COLORADO, USA — Some memories never have a chance to fade because they flood our minds every September.
"Hard to believe it's been 20 years," Michael Rieger said. "In some ways, it feels just like yesterday.
Time is relative to Rieger and everyone else who remembers Sept. 11, 2001.
“My brother called me and said, ‘quick, turn the TV on," Rieger recalled. "A plane crashed into the towers.’”
Rieger watched the news from afar in Denver, but quickly realized he'd have to get to New York.
>The video above shows how the impact of the 9/11 attacks are still felt in Colorado 20 years after.
Rieger, a FEMA reservist, was deployed to Ground Zero as a historical photographer with the public affairs team. He spent six weeks there as one of two still photographers.
“The energy, the sight, the smells, the smoke, the sound was overwhelming, and I remember just telling myself, ‘take pictures’” Rieger said.
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Just as overwhelmed was Julie Noyes.
“Three months into the job," Noyes said, "the biggest deployment this country’s ever seen.”
Noyes was new to Colorado Task Force 1 as a canine search specialist. She'd trained for disasters, but not the kind she encountered in New York.
“I was beyond scared," Noyes said. "I was just like, ‘wow, we’re not practicing anymore? And can I go home?’”
Noyes' mind still floods with memories, but she holds onto one: Hoke.
"He was a neat, neat dog," Noyes smiled. "I wish I would’ve cloned him.”
Hoke, a yellow lab, was Noyes' partner and friend to all first responders.
“He’d be nowhere in sight, and I’d be looking for him and he’d be snuggled up with someone he doesn’t even know, and I’m like, ‘sorry, can I have my dog back?’” Noyes laughed.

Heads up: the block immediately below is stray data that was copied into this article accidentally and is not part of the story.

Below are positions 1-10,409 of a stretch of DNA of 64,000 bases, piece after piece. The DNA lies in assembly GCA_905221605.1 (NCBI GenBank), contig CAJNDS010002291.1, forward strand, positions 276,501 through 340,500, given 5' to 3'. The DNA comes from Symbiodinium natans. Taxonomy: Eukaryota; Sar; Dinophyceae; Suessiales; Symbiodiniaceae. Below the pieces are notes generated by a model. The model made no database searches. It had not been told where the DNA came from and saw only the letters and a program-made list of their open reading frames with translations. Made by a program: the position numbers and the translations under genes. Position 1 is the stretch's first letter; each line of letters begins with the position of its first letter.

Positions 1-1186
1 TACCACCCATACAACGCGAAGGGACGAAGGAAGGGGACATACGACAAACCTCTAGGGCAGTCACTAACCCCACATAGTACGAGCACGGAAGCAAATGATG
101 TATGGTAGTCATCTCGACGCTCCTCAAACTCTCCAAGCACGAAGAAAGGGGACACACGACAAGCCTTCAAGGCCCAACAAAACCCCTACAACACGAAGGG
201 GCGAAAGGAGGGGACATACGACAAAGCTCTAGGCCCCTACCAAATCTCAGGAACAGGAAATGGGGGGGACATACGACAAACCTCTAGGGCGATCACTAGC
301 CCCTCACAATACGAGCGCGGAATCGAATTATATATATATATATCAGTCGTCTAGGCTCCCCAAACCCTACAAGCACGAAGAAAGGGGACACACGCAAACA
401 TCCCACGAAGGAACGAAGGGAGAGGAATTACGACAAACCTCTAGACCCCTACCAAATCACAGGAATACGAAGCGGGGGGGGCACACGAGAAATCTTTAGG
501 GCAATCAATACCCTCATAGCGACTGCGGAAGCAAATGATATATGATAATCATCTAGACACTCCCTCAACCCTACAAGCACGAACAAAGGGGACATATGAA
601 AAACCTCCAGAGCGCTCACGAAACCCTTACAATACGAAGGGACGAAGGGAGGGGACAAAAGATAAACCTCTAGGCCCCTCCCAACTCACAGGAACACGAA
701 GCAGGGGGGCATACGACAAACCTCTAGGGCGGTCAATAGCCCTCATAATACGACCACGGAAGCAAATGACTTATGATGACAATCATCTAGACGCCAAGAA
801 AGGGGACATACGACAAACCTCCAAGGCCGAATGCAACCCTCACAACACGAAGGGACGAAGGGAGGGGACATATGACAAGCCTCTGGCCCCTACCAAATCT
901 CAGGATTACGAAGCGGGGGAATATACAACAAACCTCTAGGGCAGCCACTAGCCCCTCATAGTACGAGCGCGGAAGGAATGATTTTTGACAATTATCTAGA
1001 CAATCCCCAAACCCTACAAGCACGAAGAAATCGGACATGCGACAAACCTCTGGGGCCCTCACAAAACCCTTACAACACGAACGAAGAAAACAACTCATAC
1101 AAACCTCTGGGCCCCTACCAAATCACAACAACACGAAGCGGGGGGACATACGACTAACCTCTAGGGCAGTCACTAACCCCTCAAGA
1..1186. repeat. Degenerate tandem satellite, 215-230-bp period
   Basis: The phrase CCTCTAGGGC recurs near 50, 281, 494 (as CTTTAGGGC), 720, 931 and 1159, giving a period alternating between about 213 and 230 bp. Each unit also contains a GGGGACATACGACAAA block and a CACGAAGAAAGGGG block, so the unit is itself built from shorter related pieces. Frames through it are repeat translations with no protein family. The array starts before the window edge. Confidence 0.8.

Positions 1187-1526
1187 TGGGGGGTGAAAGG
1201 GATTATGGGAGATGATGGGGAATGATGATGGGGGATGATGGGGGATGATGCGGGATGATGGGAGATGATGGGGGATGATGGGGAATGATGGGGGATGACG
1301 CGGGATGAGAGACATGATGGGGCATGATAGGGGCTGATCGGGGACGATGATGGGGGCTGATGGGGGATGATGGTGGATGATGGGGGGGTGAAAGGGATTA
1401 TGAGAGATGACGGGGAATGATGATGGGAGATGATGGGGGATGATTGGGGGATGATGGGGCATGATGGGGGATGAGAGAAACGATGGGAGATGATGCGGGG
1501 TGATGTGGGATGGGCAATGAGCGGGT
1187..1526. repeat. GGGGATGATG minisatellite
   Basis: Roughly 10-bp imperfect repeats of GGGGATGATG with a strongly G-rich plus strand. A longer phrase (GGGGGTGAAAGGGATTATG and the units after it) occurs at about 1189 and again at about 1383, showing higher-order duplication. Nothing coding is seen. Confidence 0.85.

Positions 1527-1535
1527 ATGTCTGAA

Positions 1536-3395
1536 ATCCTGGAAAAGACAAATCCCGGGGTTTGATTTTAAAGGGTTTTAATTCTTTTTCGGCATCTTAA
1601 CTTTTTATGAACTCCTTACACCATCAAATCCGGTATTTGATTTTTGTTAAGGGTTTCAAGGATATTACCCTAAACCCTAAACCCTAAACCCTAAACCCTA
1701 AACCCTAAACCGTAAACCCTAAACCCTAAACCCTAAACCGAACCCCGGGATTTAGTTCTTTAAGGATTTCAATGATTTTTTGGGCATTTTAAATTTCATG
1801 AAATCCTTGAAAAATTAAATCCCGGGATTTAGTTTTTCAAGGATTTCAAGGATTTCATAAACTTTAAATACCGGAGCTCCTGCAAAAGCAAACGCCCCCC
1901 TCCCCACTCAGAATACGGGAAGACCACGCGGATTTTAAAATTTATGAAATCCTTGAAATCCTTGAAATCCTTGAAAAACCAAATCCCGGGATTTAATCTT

Hoke gave Noyes hope she could get through anything.
“He taught me patience," she said. "He taught me trust. He taught me to believe in myself, and he taught me compassion.”
The story Noyes tells about Hoke brings new emotion to a 20-year-old photo of a dog and his partner.
“It was the eyes of Hoke just looking at me," Michael Rieger said, staring back at the photo he snapped of Hoke and Noyes.
In the photo, Hoke stares at the camera, sitting at the feet of Noyes, who rests beside another member of Colorado Task Force 1.
Noyes doesn't remember Rieger taking the photo, but she appreciates what he's done with it 20 years later.
Rieger selected the image and eight others for the initial phase of a project he calls, "Remember the Love." The photographer and co-owner of Lapis Gallery in Denver used an old printing technique to turn the 9/11 photos into works of art.
“The timelessness of etchings I felt really allowed the images to kind of speak," Rieger said.
Rieger exposes the images to metal plates, coats them in ink and presses the image onto paper. The resulting black and white images are high in contrast and full of detail.
“One thing I love about this process is the atmospheric quality of an etching," Rieger said.
The initial nine etchings Rieger created are on display at Lapis Gallery through November. Rieger plans to bring an expanded collection to the Emmanuel Gallery at CU Denver in 2024.
Rieger launched a Kickstarter campaign to help bring the show on the road. He hopes a nationwide tour will end in Washington in 2026 for the 25th anniversary of 9/11.
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